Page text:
Our next profile was of Danielle “Dani” Rose, with a passion for cultural rights advocacy. She currently serves as Director of Development at Art-Reach, a Philadelphia-based nonprofit that provides immersive arts programming for people with disabilities. “We learn about how folks with disabilities are interacting with arts, what adaptations they might require, and so forth,” she stated. “We then teach what we have learned to the various cultural centers so they can provide that programming as part of their everyday operations.”
As the Women in Ticketing column moved into the fall, our focus rather appropriately turned to the college ticketing world. Wendy Brown, Michigan State University’s Associate AD of Ticket Operations, has been working on-campus jobs for her entire professional career. But she’s found a home in Spartans country having come to campus in 2004.
At Michigan State, Brown’s primary task is to coordinate and administer all aspects of ticket operations in accordance with university, NCAA and Big Ten Conference rules and regulations. She also develops and maintains timelines for the production, printing and fulfillment of all tickets. So, what’s the favorite part of her job? She was quick to answer during our interview: “Looking at the large to huge crowds of fans, knowing that our office had a hand in getting every guest into that event.”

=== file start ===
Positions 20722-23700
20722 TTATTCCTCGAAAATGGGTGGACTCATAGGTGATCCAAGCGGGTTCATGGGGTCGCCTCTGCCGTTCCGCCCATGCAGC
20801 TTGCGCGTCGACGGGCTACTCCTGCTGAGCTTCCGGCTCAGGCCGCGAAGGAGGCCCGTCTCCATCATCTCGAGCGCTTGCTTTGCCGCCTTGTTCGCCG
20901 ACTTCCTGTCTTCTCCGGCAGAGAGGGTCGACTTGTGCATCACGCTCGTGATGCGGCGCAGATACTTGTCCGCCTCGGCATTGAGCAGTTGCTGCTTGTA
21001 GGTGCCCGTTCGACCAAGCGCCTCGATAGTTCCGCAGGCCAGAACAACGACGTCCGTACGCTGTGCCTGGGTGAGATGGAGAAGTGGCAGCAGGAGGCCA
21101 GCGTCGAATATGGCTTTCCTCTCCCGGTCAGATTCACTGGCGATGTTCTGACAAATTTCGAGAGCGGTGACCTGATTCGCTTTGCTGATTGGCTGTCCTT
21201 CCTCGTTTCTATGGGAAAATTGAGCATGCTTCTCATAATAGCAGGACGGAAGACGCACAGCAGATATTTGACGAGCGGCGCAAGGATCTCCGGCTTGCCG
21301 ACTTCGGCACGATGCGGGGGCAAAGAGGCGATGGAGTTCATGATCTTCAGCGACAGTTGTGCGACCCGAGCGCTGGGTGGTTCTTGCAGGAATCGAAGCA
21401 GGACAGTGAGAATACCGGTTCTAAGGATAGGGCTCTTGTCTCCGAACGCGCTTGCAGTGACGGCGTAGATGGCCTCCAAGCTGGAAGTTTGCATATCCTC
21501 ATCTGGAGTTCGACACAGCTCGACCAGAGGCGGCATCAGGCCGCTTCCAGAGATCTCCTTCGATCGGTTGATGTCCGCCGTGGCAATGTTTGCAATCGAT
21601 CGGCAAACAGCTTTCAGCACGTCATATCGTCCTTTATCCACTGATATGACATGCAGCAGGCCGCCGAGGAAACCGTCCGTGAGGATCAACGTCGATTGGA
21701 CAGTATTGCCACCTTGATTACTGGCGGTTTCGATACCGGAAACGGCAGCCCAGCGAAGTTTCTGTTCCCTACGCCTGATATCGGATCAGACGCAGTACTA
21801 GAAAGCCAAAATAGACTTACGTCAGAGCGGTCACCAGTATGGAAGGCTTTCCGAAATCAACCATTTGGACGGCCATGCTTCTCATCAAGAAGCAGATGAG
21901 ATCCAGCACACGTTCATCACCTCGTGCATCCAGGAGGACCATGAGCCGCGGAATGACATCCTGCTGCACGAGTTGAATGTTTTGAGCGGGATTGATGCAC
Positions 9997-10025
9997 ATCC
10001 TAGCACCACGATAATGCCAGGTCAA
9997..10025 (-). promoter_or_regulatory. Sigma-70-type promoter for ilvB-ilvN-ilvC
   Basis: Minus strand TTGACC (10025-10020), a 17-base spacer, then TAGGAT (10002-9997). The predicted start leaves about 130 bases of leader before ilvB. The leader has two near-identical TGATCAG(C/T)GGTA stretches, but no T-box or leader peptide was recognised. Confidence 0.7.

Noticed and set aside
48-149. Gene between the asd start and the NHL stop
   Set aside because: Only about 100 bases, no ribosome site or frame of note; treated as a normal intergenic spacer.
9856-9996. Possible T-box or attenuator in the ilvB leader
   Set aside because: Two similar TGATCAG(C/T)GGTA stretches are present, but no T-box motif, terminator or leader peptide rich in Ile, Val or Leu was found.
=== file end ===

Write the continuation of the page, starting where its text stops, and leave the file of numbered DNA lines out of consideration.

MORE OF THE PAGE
Margo Malone knows that feeling all too well. The Senior Manager of Season Ticket Memberships and Special Projects for the San Francisco Giants told us: “I’m already excited about the prospects for 2023. The Giants will be playing two regular season games in Mexico City and will play in New York City against the Yankees for Opening Day! Judging by attendance numbers at the World Series games, live events are back 100% and the outlook is great for those in ticketing.”
Finally, Tracy Rae Noll also expressed optimism for what lies ahead in her December profile. Currently the Sales and Development Services Director for Penn State University’s Center for the Performing Arts, Noll is especially heartened by the number of young women who are entering the ticketing and live events space. “Those of us who have been in this business for many years have always joked that we would never let our kids follow in our footsteps,” she concluded. “But I obviously made my job look way too glamorous. I have two daughters — 26 and 22 years old — who have both decided to get into the ticketing business!”
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Tags: Leadership , Women in Ticketing